After this detailed and confidential procedure it will be necessary to decide how to treat the business in the context of the divorce. It is rare for the court to allow the break up of an established family business that is providing for the entire family. It will however still have to consider whether the husband and wife can continue to work alongside each other in the business, what other ways there may be of separating their business interests in the context of divorce, and how their involvement and contribution to the business should be reflected in the financial settlement between them.
Alongside this, the owners of a business also have to take into consideration the potential impact of their matrimonial upheaval and the investigation. This can affect not only other directors, partners and employees who may become uncertain of their prospects, but also customers and bankers, who will worry about the future of the business.
Share of assets
A variety of legal issues can arise. The lawyers must appreciate that their clients may be shareholders or partners, executive or non-executive directors, employees, investors or mortgagees, or indeed creditors. Clients may wear several or indeed most of these hats at different times and each role has to be understood and addressed carefully. The following example illustrates the type of issue that can arise. The wife had submitted forcefully that her additional role in making substantial and formal personal loans to the family business, alongside her role as a shareholder, entitled her to a greater share of the assets on divorce and she had produced detailed evidence in support, but to no avail. "It was in her interest to assist the company," said the judge. "Not an exceptional contribution," he added.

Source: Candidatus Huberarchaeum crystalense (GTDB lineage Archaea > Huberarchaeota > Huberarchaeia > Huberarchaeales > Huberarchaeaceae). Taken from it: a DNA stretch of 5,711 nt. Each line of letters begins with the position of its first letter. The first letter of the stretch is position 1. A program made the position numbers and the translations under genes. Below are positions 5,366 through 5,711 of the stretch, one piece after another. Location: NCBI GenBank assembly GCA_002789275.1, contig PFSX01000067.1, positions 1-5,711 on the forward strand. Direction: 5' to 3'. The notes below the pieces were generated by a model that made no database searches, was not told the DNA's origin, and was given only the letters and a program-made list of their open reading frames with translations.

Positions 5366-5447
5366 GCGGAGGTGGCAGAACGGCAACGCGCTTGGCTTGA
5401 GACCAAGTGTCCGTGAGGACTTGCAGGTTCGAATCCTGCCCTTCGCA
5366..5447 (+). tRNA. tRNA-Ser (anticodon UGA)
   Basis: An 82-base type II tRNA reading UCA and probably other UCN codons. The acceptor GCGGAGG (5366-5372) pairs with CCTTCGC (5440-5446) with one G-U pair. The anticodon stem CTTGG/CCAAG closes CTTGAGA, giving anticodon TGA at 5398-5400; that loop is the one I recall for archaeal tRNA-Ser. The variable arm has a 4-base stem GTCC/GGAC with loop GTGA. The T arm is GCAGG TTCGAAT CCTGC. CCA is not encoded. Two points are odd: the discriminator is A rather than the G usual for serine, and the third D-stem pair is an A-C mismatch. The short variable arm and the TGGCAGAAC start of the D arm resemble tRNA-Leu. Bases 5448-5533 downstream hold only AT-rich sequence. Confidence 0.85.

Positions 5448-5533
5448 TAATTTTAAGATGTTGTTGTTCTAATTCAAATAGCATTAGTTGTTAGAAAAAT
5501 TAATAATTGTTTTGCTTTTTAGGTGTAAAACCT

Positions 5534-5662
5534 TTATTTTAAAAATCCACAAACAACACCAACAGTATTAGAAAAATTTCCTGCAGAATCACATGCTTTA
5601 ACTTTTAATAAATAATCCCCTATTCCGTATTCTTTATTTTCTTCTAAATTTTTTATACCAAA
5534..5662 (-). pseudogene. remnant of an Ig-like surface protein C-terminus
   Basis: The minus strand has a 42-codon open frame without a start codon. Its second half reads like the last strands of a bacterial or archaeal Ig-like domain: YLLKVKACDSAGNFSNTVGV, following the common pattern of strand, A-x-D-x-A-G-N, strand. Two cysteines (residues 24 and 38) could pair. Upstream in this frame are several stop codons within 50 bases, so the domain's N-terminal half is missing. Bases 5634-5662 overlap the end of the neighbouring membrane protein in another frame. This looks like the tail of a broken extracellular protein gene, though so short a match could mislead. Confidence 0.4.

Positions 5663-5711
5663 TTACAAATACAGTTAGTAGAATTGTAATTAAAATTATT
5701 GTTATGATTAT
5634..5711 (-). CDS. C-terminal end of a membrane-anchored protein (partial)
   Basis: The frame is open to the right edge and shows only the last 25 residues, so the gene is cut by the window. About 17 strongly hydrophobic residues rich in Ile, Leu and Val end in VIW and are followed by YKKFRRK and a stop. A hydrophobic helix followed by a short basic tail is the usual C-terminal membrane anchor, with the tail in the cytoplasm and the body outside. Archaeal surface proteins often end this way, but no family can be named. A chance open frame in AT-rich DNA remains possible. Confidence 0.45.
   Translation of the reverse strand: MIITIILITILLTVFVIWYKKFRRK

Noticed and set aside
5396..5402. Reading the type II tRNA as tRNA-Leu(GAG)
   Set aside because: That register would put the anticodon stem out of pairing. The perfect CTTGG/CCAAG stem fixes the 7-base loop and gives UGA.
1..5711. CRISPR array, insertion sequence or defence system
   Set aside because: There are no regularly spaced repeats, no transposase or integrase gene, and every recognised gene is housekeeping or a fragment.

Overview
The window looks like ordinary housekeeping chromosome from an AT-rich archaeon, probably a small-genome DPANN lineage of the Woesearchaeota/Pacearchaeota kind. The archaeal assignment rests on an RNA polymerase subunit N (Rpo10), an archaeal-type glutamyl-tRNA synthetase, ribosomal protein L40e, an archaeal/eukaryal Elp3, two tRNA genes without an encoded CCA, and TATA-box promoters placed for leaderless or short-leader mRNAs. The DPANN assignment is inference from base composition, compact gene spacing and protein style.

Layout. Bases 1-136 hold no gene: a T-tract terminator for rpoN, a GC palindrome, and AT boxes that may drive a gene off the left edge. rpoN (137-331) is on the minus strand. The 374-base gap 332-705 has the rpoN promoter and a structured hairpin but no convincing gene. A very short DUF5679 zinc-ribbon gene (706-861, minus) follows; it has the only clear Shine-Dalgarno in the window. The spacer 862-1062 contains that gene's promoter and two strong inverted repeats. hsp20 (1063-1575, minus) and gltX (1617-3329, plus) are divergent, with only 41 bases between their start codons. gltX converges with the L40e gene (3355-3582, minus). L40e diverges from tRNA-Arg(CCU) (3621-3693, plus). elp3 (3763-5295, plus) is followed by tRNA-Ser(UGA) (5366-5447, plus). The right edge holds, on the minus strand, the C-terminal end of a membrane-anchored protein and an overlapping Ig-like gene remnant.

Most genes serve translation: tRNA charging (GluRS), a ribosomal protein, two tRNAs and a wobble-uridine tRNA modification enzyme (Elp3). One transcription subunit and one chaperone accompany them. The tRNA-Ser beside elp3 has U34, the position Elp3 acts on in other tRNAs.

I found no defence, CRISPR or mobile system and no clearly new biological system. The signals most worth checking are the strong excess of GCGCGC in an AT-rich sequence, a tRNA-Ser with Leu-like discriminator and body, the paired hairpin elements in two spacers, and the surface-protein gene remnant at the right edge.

Some of the questions that need to be borne in mind in addressing these problems are not obvious. Have all employment protection rights been properly respected in the separation and divorce? Have the other benefits, pension rights and share options also been understood and resolved? Has the resignation or removal of officers been dealt with? Is there a shareholders agreement in place or a suitable memorandum and articles or is a new one required to reflect the revised arrangements? Are the banking arrangements, guarantees, leases and other continuing liabilities and obligations identified and resolved; have indemnities or releases been provided where appropriate? If the parties are continuing their business roles has agreement been reached over the arrangements for board meetings, shareholders' meetings, the signing of accounts, and the circulation of information?
Against this background the court has been developing a wide menu of solutions to difficult cases. A typical problem can involve a family where a spouse's entitlement is to an equal share of the family assets, and where those assets are represented to a significant degree by the value of the family business, which may be providing for the family. To achieve fairness the court is faced with the problem of having to apportion a share in the family business to a spouse who have may no interest or involvement in it while maintaining the equilibrium – and the income. That can cause not only legal and logistical difficulties, but major commercial problems too.